When our grandparents bought the farm they also bought some of the handmade furniture that Adolphe Cambre built. This apple bench was one that was bought at the sale in 1979. The shelf underneath was for boxes and provided a quiet place to rest in the orchard. The piece still had the original milk paint from when it was first built in the 1860’s. Grandma placed it at the top of the stairs and it remained there the entire time they owned the house.
After my grandfather died, the family held an auction and sold the antiques that my grandparents had collected over their many years of going to auctions. I went with the intention of getting a few special pieces that held the most memories. This was one of the pieces that I bought. Way back before buying the house was even an idea. I remember sitting on the bench looking out the upstairs widow watching all the people come and go during the fall open houses. I returned the bench to its spot for our memorial day open house where my little girl sat watching all the people come and go.
Last weekend while Rebecca and I were at the Cambre House, we had a girls night and sipped some wine and made our versions of Monet paintings. We laughed and chatted about things. It was a cool and sunny evening so we were painting at the old picnic table outside. Our kids and their friends were intermittently running through the yard with the puppy. Amelia had made a place next to us insisting that she paint, too. Why not?
We discussed what things we have gotten crossed off of our lists and the things that we needed to add. The picnic table that we were at was one. Leaning to the left a bit too much we had it propped up with tree stumps. The next morning in the cool breeze we had planned on building a new one or two, whichever we could fit in before the sun started heating up the day.
As it the evening went on we compared our paintings. Discussed different techniques. “How should I mix this color so that it looks black, but not so dark?” “What do you think about how this looks?” “I know that Monet had painted it this way, but I want to add in this.” “I like those flowers!” We discussed Monet’s style and what made it unique and also what portions of that we wanted to copy into our own paintings.
Later as it started getting dark we moved our paintings inside. As the kids started settling down for the night they came into admire our work. Noting how neat they looked and our unique styles. What a fun way to spend a night!
We want to invite more people to our painting parties! June 28th and 29th we will open up the farm for you to join us for an evening or afternoon of painting. Depending on the weather we will host either outdoors or inside. I will be available to help walk you through the steps in painting, whatever skill level you are at. We will offer light snacks and water, bring your own beverages.
The cost for the evening/day is $25 and will include the canvas, paints, inspiration and all tools and instructions needed to recreate a work of art. Sign up and pay for the day class here. Or the evening class here.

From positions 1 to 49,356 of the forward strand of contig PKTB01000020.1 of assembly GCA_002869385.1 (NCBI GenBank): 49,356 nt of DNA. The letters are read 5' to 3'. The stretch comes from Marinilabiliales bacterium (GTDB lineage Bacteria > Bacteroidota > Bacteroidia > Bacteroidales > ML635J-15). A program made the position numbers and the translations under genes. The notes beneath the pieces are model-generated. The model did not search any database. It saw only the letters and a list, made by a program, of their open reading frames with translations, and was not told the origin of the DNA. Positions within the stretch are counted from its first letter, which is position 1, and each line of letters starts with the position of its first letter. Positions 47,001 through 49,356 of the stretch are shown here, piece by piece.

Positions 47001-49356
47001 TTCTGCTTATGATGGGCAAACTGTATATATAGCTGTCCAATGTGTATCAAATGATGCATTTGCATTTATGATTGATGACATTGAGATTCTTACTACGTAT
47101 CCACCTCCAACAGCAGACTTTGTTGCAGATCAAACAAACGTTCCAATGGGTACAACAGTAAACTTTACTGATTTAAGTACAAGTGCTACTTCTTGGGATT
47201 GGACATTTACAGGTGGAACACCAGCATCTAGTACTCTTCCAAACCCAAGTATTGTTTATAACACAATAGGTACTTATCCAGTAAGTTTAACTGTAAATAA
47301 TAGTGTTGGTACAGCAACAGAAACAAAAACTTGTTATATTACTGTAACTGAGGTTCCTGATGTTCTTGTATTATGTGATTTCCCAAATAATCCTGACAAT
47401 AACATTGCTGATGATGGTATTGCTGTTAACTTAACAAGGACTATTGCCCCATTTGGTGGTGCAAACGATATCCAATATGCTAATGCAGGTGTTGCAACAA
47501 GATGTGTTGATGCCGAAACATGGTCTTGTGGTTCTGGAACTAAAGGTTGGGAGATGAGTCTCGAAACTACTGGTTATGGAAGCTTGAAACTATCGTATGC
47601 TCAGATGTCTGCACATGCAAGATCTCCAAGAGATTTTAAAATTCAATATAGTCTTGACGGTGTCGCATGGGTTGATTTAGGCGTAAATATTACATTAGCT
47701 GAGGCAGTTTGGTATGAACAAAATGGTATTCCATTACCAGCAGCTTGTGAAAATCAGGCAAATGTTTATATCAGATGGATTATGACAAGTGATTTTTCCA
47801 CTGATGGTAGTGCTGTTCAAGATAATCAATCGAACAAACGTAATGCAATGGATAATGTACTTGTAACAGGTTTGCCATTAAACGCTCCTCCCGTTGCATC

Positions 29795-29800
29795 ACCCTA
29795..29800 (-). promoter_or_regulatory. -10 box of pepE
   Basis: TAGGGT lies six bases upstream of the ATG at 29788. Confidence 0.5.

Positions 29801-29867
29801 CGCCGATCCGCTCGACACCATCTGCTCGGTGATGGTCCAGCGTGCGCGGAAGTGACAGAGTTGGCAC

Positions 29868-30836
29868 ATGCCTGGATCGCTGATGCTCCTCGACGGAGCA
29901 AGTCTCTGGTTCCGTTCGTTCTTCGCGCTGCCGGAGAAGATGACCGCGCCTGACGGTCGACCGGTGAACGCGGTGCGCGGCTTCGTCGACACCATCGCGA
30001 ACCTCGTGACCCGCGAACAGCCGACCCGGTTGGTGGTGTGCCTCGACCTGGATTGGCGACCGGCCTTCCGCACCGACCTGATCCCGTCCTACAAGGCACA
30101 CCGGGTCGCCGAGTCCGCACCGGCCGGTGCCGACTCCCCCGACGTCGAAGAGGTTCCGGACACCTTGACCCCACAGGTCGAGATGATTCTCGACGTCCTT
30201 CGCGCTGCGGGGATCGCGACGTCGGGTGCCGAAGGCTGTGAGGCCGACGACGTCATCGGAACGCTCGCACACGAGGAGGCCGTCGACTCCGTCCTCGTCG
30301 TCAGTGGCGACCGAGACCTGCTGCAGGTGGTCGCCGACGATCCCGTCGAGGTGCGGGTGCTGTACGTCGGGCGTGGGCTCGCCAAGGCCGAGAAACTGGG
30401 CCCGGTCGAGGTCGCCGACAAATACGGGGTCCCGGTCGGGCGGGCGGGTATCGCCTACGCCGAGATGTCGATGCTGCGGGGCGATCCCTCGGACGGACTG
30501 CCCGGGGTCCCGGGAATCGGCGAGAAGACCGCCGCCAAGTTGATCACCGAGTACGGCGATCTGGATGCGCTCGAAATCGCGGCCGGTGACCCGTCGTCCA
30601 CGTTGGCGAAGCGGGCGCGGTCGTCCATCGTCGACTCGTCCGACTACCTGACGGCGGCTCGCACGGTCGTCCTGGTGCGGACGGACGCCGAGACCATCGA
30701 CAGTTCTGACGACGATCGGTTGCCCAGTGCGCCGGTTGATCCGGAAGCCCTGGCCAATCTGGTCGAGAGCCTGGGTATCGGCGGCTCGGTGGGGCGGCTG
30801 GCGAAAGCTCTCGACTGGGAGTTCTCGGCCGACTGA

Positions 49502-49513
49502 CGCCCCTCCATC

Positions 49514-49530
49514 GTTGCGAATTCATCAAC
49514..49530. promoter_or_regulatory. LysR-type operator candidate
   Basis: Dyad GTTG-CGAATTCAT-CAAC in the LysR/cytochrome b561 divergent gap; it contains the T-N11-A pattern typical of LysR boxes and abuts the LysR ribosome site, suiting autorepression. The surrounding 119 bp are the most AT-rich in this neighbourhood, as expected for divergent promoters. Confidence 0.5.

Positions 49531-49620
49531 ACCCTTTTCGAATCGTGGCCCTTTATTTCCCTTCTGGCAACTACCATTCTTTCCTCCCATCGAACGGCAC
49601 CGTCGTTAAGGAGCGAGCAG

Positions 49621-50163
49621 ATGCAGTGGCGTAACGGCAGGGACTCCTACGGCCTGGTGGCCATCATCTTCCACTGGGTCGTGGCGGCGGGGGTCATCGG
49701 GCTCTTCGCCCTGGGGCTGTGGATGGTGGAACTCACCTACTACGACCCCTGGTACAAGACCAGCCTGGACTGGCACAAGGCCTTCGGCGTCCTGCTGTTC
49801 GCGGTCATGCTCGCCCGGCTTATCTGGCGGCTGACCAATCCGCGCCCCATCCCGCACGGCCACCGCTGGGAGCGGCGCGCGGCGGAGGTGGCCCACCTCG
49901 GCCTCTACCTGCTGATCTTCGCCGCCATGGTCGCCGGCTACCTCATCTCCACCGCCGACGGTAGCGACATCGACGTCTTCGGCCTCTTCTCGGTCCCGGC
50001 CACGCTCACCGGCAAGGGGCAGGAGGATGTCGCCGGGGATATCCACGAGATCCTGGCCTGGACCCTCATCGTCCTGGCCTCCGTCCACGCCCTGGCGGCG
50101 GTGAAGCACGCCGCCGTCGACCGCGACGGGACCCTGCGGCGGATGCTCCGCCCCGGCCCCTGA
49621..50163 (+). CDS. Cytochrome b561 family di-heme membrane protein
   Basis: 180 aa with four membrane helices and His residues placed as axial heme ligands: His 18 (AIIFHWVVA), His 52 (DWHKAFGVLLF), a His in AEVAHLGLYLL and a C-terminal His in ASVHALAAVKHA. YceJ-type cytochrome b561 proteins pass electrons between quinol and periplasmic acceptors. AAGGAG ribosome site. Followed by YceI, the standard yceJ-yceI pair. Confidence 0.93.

In October 2016, we were able to purchase the property. Since then we have worked on doing needed repairs and some updates and also planning. So that’s the short version of the story. When will we be done with this project? Probably never. There is always more to do and more that we want to add. Current projects include the yearly upkeep, clearing paths in the woods, residing the house and barn, adding more outdoor gathering areas, eventually we would like to add back in some fruit trees and berries.
This summer we are offering some events, like paint nights & days, gardening days, tours and would like to work on having more open houses and craft shows. In October we will have ghost tours. Watch the facebook page, as we are adding events as we can. Also, we are offering the property to be rented for a day or evening for weddings or other events.
Our grandparents had bought the house at an auction in 1979, from the Cambre descendants. Adolphe Cambre had built the house 150 years ago and his children and grandchildren had built an orchard and berry farm on the property. Our grandmother’s family had frequented the orchard when she was a child. She had written about it being an enchanted farm. It was a special place where fairytales could have happened. The property was in the countryside down gravel roads and a long lane. She had said that it would appear when the signs went up in the fall and disappear when they were taken down. At the time of the auction the orchard unfortunately was no longer there.
Our grandmother was an avid collector and restorer of antiques. When the house and farm was advertised for auction, she convinced our grandfather to purchase the property. With the support of her husband, as well as her brother and sisters, the Cambre House became her ultimate antique project. My grandparents and family worked hard on restoring the property and opened it up once a year for the public to tour. They were able to add it to the National Register of Historic Places in the 1980s and it continues to be on the list.
The plan had been to offer the property for sale. As my sister and I were spending time working on preparing the property last summer, we began asking each other if we were really going to be able to let go. We too have felt that this property was enchanted. We both had sentimental attachment to this place. My sister and her late husband had spent many hours there while he was alive. The thought of letting it go, and possibly not having it shared with the public was difficult.
Eventually we started to discuss what if we were able to buy the Cambre house and farm? What would we do with it and how would we be able to continue to share it with others? How could we afford to keep it up? We are both single women, raising our children and working full time. We came up with several ideas. Some far fetched, but some very reasonable.